EU technology chief Andrus Ansip predicted that member states will ask for money from a planned European emergency fund if they suffer major hacking attacks, despite wariness over the EU stepping up its cyber security plans.
“No deep analysis is needed to understand that in some situations, there can really be a need [for emergency funding] in case of a hurricane or an earthquake. It’s the same story with large-scale cyber attacks,” Commission Vice-President Ansip said in an interview.
The European Commission published a new EU cyber security strategy on Wednesday (13 September), which includes plans to help EU countries respond when they’re targeted by hackers.
“It’s up to member states to deal with these disasters but if it’s not enough to use their own funds, outside funds will be needed,” Ansip said.
Some member states are wary of the Commission’s plans to encourage more cooperation between countries and government authorities on cyber security because they do not want to be required to share sensitive information widely.
In addition to the strategy, the Commission proposed a law to give more power to the EU cyber security agency, ENISA, to coordinate responses to major security breaches.
The Commission’s strategy did not specify how much money it wants to set aside for the cybersecurity emergency fund. For now, the EU executive is still investigating the possibility of creating the fund—and Ansip is in favour.
Countries that apply an EU cyber security law set to go into effect next year and prove they have thorough security checks set up could ask for the emergency funds, according to the new strategy.
Member states that suffer major cyber security breaches could trigger the fund quickly and use it to pay for “replacing compromised equipment or deploying mitigation or response tools”.
The Commission suggested the cyber security fund could pool together national experts “along the lines of the EU civil protection mechanism”, a voluntary emergency relief programme that has sent out staff to assist in natural disasters like earthquakes and in the refugee crisis.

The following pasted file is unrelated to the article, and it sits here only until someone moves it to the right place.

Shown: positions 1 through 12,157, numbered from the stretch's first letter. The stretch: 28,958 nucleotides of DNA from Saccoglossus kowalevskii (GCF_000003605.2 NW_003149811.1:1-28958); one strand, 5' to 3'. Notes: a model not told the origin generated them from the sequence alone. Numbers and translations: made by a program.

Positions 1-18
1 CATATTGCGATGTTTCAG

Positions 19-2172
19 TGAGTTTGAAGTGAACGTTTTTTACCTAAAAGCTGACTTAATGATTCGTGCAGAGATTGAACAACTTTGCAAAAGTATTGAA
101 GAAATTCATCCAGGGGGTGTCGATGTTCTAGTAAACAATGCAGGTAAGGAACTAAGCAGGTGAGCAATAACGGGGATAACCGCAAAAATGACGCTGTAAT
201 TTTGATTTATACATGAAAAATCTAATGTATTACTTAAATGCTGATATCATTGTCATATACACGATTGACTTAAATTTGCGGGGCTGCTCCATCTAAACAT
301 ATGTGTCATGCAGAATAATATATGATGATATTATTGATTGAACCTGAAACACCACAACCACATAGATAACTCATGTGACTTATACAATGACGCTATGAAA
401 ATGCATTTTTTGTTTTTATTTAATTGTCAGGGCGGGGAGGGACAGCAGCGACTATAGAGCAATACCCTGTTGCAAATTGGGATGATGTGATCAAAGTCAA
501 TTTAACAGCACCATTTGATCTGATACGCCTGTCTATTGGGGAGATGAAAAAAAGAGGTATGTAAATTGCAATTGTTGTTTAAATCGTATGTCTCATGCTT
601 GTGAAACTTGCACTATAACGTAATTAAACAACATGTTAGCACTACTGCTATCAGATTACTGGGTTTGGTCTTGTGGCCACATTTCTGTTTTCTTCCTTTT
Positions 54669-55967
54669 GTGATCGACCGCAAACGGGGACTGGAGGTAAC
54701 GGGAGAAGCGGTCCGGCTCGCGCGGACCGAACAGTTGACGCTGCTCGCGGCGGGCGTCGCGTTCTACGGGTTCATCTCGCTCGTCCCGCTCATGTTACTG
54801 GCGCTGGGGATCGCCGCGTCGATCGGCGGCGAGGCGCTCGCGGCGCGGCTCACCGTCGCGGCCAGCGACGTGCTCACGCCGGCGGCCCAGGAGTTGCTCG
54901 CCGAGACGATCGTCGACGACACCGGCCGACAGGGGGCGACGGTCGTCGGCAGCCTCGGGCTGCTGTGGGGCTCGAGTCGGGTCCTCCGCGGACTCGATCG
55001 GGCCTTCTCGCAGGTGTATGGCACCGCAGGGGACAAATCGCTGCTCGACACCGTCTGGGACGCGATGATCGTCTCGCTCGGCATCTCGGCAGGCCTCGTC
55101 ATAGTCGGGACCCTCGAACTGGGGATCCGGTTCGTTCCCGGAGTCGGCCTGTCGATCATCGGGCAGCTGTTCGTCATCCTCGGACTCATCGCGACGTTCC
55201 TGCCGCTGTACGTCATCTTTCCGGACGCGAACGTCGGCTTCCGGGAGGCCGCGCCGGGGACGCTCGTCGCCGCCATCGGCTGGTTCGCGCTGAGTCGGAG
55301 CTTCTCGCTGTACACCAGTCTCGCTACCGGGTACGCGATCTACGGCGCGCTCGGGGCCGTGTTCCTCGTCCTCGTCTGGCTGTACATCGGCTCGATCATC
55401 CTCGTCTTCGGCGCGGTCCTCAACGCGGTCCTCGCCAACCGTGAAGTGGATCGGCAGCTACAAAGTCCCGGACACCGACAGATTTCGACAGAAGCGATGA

Ansip said member states need to start trusting each other more to share information about cybersecurity incidents and help when other countries are affected.
“It’s impossible to protect cyberspace just in one country. If the neighbourhood is weak, you will get their problems in your backyard anyway. If it’s not possible to create that kind of environment where we can trust each other on cyber security in the European Union, then where is it possible?” he asked.
Commission President Jean-Claude Juncker announced the new cyber security strategy and overhaul of ENISA during his annual state of the European Union address on Wednesday (13 September).
“Europe is still not well equipped when it comes to cyber attacks,” which “know no borders,” Juncker said in his speech.
Ansip stated that he was “very happy” that Juncker gave cyber security a prominent spot in the marquee address. But he said that it was necessary to draw attention to the issue because of recent hacking attacks and member states’ wariness to cooperate more on cyber security.
“I’m unhappy that there was a need to put those questions in such a prominent place,” he said.